Van Herreweghen added: “The reason we pump some of the wort to the boiling kettle and back to the mash tun is that we want to have some starch in the mix. We need starch for the brettanomyces yeasts to eat. So we heat it to the temperature we want, then pump it back to the mash tun to obtain 78 degrees Celsius, then everything is pumped to the filtering vessel.”
Van Herreweghen continued: “The unsaccharified liquid starch that is left in the boiling kettle is also pumped to the filtering vessel. Here, the spent grains are separated from the wort. But some of the starches that have not been saccharified remain, and these act as a food supply for the brettanomyces. These yeasts cannot transform the starch into alcohol and C02. They transform the starches into sugar, and afterwards the sugar is then transformed by saccharomyces or by yeasts into C02 or alcohol.”
I know that’s a bit complex, but Timmermans is a unique brewery. The rest of the process is more straightforward. The wort flows through copper taps and to the copper boiling kettle, where it will be cooked for at least four hours. During this period, aged hops are added.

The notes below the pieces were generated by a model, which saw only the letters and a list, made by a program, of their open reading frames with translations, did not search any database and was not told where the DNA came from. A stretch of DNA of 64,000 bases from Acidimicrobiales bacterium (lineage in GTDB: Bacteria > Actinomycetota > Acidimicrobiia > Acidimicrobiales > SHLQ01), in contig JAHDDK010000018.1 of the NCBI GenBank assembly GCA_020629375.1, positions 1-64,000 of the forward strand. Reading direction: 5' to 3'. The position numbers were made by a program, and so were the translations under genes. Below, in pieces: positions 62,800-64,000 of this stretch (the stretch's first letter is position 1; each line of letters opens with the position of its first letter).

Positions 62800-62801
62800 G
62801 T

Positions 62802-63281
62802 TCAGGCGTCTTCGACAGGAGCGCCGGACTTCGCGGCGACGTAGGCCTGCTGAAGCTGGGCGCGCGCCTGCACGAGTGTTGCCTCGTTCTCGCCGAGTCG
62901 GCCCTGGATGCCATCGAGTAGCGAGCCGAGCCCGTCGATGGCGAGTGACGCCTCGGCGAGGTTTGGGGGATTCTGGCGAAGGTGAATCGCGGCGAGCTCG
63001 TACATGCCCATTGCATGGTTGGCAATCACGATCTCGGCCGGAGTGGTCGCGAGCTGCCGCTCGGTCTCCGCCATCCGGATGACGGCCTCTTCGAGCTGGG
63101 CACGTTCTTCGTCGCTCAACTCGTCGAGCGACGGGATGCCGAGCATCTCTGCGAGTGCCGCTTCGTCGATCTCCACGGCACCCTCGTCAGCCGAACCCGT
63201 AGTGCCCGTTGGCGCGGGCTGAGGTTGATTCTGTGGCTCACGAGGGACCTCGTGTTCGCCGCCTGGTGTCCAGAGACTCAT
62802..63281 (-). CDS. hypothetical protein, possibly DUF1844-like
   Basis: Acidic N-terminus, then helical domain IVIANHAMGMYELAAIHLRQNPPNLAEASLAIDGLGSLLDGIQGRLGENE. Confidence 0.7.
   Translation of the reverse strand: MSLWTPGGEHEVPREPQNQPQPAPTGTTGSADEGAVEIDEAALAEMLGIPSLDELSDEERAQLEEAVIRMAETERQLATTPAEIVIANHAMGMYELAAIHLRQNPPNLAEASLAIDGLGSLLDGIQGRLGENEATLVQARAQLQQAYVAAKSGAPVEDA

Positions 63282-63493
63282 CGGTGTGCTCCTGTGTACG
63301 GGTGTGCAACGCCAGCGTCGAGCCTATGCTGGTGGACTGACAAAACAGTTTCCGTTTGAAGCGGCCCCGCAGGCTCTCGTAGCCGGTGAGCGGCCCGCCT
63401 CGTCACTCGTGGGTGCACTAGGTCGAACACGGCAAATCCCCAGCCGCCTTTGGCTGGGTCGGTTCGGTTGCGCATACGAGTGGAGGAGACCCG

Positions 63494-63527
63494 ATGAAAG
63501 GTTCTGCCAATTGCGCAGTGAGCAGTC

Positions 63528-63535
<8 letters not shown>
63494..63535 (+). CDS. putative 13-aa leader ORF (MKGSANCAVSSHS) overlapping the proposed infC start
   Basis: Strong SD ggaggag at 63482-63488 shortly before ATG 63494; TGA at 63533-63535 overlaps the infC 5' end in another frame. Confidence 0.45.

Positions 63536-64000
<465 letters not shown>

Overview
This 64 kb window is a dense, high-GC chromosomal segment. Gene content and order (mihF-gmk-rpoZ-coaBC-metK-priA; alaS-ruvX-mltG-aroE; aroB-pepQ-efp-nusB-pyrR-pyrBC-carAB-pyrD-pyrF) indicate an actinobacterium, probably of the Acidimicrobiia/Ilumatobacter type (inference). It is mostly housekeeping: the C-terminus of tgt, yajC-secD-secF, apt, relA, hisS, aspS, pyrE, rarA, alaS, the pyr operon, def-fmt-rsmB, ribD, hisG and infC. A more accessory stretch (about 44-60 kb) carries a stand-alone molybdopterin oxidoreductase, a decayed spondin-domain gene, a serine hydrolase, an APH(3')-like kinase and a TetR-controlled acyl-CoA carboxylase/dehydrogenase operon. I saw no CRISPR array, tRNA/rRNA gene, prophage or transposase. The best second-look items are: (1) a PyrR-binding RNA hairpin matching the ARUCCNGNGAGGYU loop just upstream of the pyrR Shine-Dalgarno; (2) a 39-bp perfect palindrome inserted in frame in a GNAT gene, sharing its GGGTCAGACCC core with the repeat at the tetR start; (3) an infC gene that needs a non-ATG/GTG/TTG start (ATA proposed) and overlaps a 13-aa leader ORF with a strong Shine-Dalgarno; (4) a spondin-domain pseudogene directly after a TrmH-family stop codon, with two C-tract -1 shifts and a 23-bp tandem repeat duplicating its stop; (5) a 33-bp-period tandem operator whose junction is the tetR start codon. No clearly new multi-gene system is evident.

After the long boiling period, the hot wort is pumped to the 200-hectoliter capacity copper coolship (koelschip in Dutch.)
Note that Timmermans only puts about 100 hl of wort into the vessel most of the time.
A coolship is a very shallow, wide vessel where the wort will cool overnight, to 21 degrees Celsius. As that process happens, wild yeasts in the air will fall into it. It is these yeasts-or some of them-that will soon ferment the wort. The little critters that will create the magic of spontaneous fermentation are called Brettanomyces Bruxellensis and Brettanomyces Lambicus.
I happened to visit when the coolship was full of warm wort-which is always a great experience at a lambic brewery! Most of the coolship at Timmermans is enclosed by glass on its sides, but in one area, it can be opened. “Right now, it tastes like a tea,” Van Herreweghen commented. “And you can even see some of the brettanomyces yeasts falling into the wort. Would you like to taste it?” Hmmm…well, yes! Taste it I did, and the warm tea-like liquid tasted delicious.
“Depending on the humidity in the air, about 5 to 10 percent of the wort in the coolship evaporates overnight. Usually it is about 7 percent,” Van Herreweghen remarked.
He then added: “What we brought back to the brewery, which had been missing for years, was a very long boil. At least four hours. As far as the hops, we only use aged ones. The reason for this is simple: if you use no hops, you will have a very aggressive, very acidic beer, which we do not want. If you use aged hops, there is no bitterness, and there is protection against lactic acid bacteria.”